Paying children to eat veggies works. But should you do it?

Before you answer the question about paying kids for vegetable consumption, ask yourself a different, but related question. Do you support the Halloween buy-back? You know, the program where parents (or dentists) pay children to give up the bulk of their Halloween haul? It’s important to consider this now that we’re entering the Eating Season.

Many people who object to paying kids to eat veggies, support paying them to get rid of their candy. They also support paying kids to do chores. Or paying them for good grades. So what’s the difference?

I’m the opposite. While I’m not exactly against paying kids to eat their veggies, I’m a vocal critic of the buy-back.

Conceptually, paying for healthy eating and paying for not-eating junk, is the same thing. Both forms of payment incentivize the behavior you want to promote. But for me, paying for healthy eating teaches that vegetables are good. The buy-back teaches kids they can’t be trusted around candy.  It contributes to the demonizing or fear of sugar.

Are you surprised that I’m not exactly against paying kids to eat their veggies? Of course, I’d rather people incentivized their kids to eat vegetables by making them taste good. You’d be surprised how far a little garlic and oil can go. Skip the steaming.

My big concern about paying kids to eat anything is that it encourages them to overeat. That’s why I advocate rewarding kids for sampling new foods, rather than for eating them.

The major argument against rewards is a reasonable concern. What happens when you don’t pay or reward kids anymore?  Will they stop eating their veggies?

It turns out that the answer is no. Once children find the flavors of the food intrinsically rewarding, the extrinsic rewards are no longer needed. Read more about rewarding children.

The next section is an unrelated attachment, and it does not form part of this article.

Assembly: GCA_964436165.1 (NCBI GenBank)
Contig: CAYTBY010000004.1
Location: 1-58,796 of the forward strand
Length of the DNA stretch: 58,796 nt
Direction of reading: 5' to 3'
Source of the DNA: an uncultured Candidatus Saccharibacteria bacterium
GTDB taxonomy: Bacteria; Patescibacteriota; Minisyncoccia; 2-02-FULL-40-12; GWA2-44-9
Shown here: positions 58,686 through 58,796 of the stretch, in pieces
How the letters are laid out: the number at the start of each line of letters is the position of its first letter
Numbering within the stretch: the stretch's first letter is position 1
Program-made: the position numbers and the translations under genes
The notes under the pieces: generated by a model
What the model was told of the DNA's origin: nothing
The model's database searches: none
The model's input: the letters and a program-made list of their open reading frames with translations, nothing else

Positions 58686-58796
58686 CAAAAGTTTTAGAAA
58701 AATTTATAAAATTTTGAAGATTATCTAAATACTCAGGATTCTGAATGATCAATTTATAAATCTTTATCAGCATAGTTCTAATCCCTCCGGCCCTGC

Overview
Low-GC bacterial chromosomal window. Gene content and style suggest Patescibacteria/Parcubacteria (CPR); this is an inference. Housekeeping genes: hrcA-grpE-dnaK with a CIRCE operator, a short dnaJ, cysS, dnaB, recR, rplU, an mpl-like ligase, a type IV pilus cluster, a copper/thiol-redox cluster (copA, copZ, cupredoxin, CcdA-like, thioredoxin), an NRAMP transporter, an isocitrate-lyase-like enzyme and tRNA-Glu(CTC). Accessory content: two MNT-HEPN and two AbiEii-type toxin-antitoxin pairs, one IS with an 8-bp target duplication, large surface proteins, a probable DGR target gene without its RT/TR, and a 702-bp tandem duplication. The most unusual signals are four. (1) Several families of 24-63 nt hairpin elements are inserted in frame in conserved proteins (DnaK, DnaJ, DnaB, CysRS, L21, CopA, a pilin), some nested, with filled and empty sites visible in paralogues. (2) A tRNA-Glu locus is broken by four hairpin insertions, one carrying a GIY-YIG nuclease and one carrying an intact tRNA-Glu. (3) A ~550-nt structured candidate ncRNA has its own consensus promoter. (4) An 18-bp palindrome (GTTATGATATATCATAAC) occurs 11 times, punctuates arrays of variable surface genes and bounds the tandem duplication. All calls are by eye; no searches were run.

But what’s going to happen when you stop doing the buy-back? Once the extrinsic reward goes away, there are no intrinsic rewards left—unless you count the virtuous feeling of having gotten rid of all the candy. If that’s the intrinsic reward, though, we’re back to the idea of guilty pleasures. Phew, I got rid of the temptation. Otherwise, candy could stay in the house and kids could eat it over time.

There is one buy-back I do support: My better buy-back  It’s about replacing “bad” candy with “better candy” to teach the lesson, It’s better to eat the candy you love than the candy you have.

A recent study gave elementary school students a token worth $0.25 if they ate a serving of fruits or vegetables during school lunch. Consumption went way up.

The token could be spent at the school store, school carnival or book fair.

For schools that provided the incentive for:

  • Three weeks, 21% more children were eating at least one serving of fruits or vegetables at lunch than before.
  • Five weeks, there was a 44% increase in consumption.

When the researchers checked back two months after the incentives ended, when no one was paying the kids, the healthy eating persisted. In other words, if you pay children to eat their veggies, they’ll continue to eat their veggies even when you stop paying them.

Why does this work? When you pay or reward children:

  1. Students develop the habit of eating vegetables.
  2. Children get used to the taste of vegetables.
  3. Making veggie-eating at lunch more “popular” shifts social norms.

Of course, we all know that what works at school doesn’t always work at home.

So don’t assume that giving your kids money will make them dive into the salad. Still, I hope you’ll consider the positive use of rewards — especially for exploring, rather than eating, new foods — and re-consider the negative use of rewards such as with the Halloween buy-back. It’s the best way I know to teach your kids the habits they need for a lifetime of holiday eating.

~Changing the conversation from nutrition to habits.~

Source: Loewenstein, G., J. Price, and K. Volpp. 2017. “Habit Formation in Children: Evidence From Incentives for Healthy Eating.” Journal of Health Economics 45: 47-54.